After all, why do I think there is a deeper level to my listening to France Gall than the idea that it might impress people with a certain notion of who I am based on what kind of eccentric tastes I have? In a society where social being is flattened out into the sum of one's tastes and shopping choices, where consumerism is the only method by which to participate in the public sphere, I can be exactly what I calculate in my pretension. In the end, it's not a pretense because there's no way to listen to music that isn't a pretense, is there? According to sociologist David Reisman, popular music exists to serve as counters, tools for marketing a certain version of the self to others that they can recognize in an instant. "I can name that personality in five notes."

We have all grown up trained to consume, and our consumption is thoroughly socialized, that is, we consume for others (to be noticed consuming by others) at least as much as we consume for our own sake. Our identity, which is constructed through our interactions with the culture into which we are born, is, in a consumer society, bound up in what we consume and what others think of how we do it. All other avenues by which we might discover who we are and express it tend to be shut off: Work for most people has been deskilled and subdivided into mostly meaningless tasks -- no sustaining self-concept to be had there. And families have generally been atomized and dispersed across vast expanses, undermining the understanding of one's place in the world that might have derived from ancestry or community.

As one of the primary things one consumes, popular music is crucial. The music's intrinsic quality is almost always a mirage, at best superfluous if it can even be established by any credibly objective point of view. Whether or not a song is intrinsically good is beside the point of whether a person likes it. As Reisman points out, "Tunes meant people: roads to people, remembrances of them." He argues further that one's preferences in songs are more important then the songs themselves -- our opinions about music matter more to us than music in its sensuous quality, in its theoretically intrinsic capacity to please. "Preferences in consumption are not viewed as a development of the human ability to relate oneself discriminatingly to cultural objects." In other words, one doesn't learn about music to appreciate it more, one learns about it to talk about it with others, to relate to others, to rank oneself against other consumers. "For the objects are hardly given meaning in private and personal values when they are so heavily used as counters in a preferential method of relating oneself to others," Reisman claims. Music is only important insofar as it makes others think certain things about you. So for me, France Gall signifies a relation with a peer, not a relation to Gall as an artist or to her music itself. Her songs are "mementos that somehow remain un-humanized by the force of a genuinely personal, idiosyncratic attachment". If I can be said to have an identity that is not other-directed, a private inner self that remains constant over time regardless of my circumstances, then the music I might listen to in order to nourish it loses all of its potency once I conceive of it as a popularity ploy.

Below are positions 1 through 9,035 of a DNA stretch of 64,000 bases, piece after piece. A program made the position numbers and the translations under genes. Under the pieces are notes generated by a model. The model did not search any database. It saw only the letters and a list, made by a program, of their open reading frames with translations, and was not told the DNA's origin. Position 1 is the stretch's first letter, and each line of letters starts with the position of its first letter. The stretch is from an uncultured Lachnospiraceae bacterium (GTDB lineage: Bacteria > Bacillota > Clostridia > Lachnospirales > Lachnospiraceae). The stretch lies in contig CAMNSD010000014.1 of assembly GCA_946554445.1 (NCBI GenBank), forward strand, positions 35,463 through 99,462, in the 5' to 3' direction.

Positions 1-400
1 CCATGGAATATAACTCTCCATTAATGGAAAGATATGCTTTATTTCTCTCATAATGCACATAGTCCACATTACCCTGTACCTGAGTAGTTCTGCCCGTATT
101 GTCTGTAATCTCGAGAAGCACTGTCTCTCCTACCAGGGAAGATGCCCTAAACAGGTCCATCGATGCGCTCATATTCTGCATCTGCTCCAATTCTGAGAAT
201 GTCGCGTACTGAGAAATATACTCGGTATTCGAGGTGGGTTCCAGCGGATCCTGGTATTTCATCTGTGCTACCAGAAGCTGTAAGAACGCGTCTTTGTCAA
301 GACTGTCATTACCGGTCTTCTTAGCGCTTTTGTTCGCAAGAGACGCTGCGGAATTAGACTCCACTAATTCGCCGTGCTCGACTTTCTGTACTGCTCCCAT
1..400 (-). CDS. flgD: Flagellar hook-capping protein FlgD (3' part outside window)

This is why faddish music, including that of feckless would-be hipsters, is so shallow, its very popularity puts it in play in the sphere of arbitrating relationships and removes it from one which could be private. The songs can be readily abandoned when they no longer foster, signify or concretize a relationship or a sense of how one wants to be identified -- that is, when it no longer buys one admission into a certain group. One's relation to popular music is already mediated by the time one discovers it -- what it means is already assigned, so no "humanizing" or lasting relation to it can be formed; the songs can't really become meaningful to you.

Compensating for the meaninglessness are pandering, bravura displays of publicity and expenditure, of intensive and ceaseless marketing, all of which becomes more elaborate as audiences are prepared to spend less time listening to pop music attentively. Pop songs becomes elaborate pseudo-events that sweep up listeners into a contrived zeitgeist without their having to expend any effort of their own. You hear something like the new Coldplay song, and it sounds expensive: You can almost taste the promotion, you can feel viscerally in the crescendos how much effort has gone into blanketing the world with it. As Reisman notes, "Wherever we see glamour in the object of attention, we must suspect a basic apathy in the spectator." The more elaborate the pseudo-event surrounding a release, the more certain the culture industry is that no one would care about the release without the hoopla. Pop perpetually reacts to presumed listener apathy, but it doesn't seek to eradicate it. Instead, it flatters apathy into a knowing cynicism, into calculation, into hipster-ism, into a proud, transcendent, kitsch sensibility.

No matter what message you try to send through conspicuous consumption ("I'm into obscure French pop," "I'm into heavy dub reggae," "I smoke weed," "I'm ironic," "I'm very conscious of my sexuality") the real, overriding message is that you are dependent on the validation of others before you accept some notion as being really true about yourself. And this likely reassures everyone else who feels the same, who plays the same game. Ultimately, we are passionate about our preferences, but not about music itself.